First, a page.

Anti-Mahallati Protests Lack Context

My thanks to the Review for its most recent story about the controversy involving Professor of Religion Mohammad Jafar Mahallati, as reported by Managing Editor Gigi Ewing. As the story noted, I have done extensive research on the controversy. I would like to emphasize some additional points that I think the Oberlin community should think about in considering the issues involved. 

In general, there is no statute of limitations on human rights violations of the kinds involved in the 1988 state-sanctioned executions in Iran. Anyone who participated in — or supported either directly or indirectly — those human rights violations can still be and should be held to account. That should be done according to fair judicial proceedings or investigations that weigh evidence in an objective manner. 

A key question in this is whether Professor Mahallati had direct knowledge of the executions at the time he made various statements before the U.N. that questioned reports originating with Amnesty International. So far, I have found no evidence that he would have had either direct or indirect knowledge of the executions from sources inside Iran. The executions were carried out in extreme secrecy. They did not become public knowledge in Iran until shortly after Mahallati was dismissed from his position as the U.N. ambassador to Iran.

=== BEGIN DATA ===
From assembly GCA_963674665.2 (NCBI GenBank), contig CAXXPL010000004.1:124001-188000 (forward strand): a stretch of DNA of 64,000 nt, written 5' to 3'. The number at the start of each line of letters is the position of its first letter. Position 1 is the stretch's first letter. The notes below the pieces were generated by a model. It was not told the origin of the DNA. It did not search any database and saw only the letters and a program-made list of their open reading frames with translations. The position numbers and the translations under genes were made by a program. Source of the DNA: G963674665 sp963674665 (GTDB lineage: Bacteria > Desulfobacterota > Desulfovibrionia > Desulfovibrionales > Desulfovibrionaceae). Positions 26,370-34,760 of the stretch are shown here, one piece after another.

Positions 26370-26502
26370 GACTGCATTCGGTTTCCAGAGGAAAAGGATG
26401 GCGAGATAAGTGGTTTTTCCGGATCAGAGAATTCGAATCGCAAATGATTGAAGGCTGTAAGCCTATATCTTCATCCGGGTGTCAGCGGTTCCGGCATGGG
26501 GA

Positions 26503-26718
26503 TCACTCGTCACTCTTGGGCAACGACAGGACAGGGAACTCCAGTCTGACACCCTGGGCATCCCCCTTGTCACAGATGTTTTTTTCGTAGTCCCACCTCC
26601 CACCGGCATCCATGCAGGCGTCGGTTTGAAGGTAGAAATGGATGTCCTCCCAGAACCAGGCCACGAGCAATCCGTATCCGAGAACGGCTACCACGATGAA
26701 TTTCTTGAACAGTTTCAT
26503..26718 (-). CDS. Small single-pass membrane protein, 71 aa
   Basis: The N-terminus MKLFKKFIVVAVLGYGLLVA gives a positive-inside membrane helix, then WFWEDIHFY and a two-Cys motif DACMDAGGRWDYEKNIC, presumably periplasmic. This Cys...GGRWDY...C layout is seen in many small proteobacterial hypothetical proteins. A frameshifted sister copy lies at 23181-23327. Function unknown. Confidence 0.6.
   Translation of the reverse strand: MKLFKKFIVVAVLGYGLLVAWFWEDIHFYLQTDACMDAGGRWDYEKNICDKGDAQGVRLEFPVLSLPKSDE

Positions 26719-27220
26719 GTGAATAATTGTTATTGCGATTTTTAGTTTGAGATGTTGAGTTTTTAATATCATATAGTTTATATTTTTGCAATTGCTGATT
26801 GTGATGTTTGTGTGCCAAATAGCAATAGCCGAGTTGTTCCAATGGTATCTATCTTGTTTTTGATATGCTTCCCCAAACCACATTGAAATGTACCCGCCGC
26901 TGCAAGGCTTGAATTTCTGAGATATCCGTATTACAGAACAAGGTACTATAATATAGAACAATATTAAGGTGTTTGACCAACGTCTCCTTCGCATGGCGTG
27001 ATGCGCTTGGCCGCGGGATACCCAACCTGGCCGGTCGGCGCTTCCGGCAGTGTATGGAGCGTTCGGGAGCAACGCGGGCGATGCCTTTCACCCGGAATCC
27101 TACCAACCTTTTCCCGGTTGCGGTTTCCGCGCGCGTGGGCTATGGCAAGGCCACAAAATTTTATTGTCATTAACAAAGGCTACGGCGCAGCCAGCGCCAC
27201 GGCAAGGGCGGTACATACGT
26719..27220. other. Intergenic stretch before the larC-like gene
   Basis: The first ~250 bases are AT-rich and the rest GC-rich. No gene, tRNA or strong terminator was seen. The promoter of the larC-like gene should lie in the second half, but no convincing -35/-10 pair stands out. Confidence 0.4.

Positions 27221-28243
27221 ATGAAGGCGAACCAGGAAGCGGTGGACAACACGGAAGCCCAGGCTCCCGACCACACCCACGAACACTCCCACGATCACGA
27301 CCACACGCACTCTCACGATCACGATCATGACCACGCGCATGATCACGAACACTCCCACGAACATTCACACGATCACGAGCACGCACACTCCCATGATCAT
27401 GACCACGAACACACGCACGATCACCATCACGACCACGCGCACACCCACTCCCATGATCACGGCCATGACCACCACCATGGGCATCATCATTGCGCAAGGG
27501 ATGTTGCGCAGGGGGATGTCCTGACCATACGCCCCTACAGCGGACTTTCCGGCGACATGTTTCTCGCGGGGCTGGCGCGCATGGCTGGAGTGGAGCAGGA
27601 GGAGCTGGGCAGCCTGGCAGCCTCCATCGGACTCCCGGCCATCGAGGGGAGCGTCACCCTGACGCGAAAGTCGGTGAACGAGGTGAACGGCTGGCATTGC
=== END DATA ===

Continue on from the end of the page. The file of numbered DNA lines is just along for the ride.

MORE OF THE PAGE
It is well-documented that Mahallati played a key role in gaining Iran’s acceptance of the U.N. resolution that ended the Iran-Iraq war. He did that despite significant opposition from inside Iran to his efforts. His arrest and imprisonment in Iran after he was dismissed from his U.N. position are indicative of the risks he took to bring an end to a war that by best estimates killed 500,000 people on each side and produced in excess of 1,000,000 casualties. 

The issues involved in this controversy are complex. My research into these issues is ongoing, and there are several questions I am still examining. As a result of conversations with an Oberlin alum, I have written a 5,000-word assessment of the controversy that I have labeled “tentative.” It covers not only questions involving former U.N. Ambassador Mahallati, but also concerns I have regarding the actions of the protest group and its allies.